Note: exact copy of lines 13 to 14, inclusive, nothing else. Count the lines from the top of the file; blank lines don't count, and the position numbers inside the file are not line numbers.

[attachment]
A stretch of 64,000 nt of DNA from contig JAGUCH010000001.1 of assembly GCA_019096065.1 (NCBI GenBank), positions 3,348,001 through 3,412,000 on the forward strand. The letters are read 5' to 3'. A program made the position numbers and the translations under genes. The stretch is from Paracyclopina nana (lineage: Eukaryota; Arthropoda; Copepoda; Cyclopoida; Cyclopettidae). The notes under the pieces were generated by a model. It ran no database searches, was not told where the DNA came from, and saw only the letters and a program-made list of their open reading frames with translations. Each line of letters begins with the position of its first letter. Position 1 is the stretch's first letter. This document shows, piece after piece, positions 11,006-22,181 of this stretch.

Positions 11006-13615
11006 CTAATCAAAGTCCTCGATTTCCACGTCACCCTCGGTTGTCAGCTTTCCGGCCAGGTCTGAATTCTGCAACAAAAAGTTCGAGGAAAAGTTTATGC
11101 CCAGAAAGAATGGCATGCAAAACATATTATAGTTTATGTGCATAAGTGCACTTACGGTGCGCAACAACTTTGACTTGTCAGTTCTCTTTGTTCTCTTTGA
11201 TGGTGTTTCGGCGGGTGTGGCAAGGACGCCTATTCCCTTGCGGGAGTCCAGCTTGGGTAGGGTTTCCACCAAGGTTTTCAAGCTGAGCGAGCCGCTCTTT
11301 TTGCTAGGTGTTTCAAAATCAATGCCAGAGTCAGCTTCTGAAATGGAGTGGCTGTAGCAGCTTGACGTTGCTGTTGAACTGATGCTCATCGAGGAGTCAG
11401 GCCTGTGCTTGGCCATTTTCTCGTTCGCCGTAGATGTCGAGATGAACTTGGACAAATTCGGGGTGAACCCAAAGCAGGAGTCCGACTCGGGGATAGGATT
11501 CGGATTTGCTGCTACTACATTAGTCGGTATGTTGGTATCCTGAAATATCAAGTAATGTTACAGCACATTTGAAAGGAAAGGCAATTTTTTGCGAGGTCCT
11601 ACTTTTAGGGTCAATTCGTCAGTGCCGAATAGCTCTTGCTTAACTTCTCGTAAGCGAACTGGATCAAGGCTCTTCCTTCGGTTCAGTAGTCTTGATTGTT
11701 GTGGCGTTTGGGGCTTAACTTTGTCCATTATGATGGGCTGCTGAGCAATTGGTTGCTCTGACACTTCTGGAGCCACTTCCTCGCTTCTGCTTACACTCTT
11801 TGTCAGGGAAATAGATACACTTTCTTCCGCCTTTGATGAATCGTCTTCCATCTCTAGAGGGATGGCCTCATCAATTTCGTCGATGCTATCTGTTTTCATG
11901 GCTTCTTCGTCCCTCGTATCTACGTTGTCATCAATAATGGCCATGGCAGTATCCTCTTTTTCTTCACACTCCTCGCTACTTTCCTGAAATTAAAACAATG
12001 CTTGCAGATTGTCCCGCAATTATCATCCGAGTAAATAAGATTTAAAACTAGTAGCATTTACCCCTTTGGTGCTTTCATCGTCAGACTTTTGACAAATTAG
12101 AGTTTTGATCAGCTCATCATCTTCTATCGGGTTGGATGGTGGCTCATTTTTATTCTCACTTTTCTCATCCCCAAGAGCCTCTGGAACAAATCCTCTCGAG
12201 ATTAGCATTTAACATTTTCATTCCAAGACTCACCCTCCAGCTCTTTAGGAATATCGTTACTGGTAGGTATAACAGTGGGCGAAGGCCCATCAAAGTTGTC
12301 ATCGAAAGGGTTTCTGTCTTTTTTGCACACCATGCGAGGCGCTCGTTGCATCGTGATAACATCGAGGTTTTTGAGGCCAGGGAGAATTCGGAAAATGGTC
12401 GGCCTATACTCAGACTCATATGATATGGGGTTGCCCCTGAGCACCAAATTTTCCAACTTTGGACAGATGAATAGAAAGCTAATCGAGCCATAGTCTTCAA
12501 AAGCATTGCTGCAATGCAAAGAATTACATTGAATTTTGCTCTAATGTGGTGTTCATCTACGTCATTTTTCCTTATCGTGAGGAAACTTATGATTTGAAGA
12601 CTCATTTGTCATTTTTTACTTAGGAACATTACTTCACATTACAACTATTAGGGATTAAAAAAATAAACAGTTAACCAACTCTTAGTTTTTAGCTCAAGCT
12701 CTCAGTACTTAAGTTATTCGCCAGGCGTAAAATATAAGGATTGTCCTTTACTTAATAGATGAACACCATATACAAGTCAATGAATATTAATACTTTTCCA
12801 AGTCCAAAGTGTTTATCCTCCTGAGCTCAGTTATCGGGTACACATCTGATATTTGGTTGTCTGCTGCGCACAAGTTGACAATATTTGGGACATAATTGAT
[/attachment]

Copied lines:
12001 CTTGCAGATTGTCCCGCAATTATCATCCGAGTAAATAAGATTTAAAACTAGTAGCATTTACCCCTTTGGTGCTTTCATCGTCAGACTTTTGACAAATTAG
12101 AGTTTTGATCAGCTCATCATCTTCTATCGGGTTGGATGGTGGCTCATTTTTATTCTCACTTTTCTCATCCCCAAGAGCCTCTGGAACAAATCCTCTCGAG